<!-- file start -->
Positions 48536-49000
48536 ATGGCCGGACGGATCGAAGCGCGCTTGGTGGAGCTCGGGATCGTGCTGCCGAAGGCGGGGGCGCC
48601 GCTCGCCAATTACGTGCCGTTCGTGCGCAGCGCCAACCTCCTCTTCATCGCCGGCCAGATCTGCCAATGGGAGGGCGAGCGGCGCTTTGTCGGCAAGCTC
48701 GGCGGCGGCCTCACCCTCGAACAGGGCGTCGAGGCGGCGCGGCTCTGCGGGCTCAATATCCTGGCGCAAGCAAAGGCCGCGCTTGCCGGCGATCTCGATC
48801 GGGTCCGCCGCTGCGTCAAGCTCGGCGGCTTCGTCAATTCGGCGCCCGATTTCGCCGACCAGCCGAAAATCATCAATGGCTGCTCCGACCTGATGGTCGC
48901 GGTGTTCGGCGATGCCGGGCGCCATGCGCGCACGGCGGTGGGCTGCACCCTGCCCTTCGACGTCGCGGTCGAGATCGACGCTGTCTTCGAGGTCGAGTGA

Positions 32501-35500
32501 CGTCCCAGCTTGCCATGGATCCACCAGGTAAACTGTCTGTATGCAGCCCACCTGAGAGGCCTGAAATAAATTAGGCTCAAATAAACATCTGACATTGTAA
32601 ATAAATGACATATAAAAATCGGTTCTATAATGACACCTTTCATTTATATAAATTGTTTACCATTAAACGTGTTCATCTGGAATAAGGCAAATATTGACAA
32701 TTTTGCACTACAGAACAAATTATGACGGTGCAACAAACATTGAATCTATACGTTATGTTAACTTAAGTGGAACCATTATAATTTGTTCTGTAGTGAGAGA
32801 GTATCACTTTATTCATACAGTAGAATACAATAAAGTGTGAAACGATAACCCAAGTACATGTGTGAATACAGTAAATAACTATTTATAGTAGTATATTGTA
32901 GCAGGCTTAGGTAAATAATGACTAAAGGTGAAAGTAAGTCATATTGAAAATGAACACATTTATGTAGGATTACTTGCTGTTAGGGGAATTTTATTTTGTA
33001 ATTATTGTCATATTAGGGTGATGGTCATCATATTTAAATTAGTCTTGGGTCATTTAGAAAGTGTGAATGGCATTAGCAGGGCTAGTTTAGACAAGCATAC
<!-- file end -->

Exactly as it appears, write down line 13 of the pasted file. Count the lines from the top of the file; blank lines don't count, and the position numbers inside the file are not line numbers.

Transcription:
33001 ATTATTGTCATATTAGGGTGATGGTCATCATATTTAAATTAGTCTTGGGTCATTTAGAAAGTGTGAATGGCATTAGCAGGGCTAGTTTAGACAAGCATAC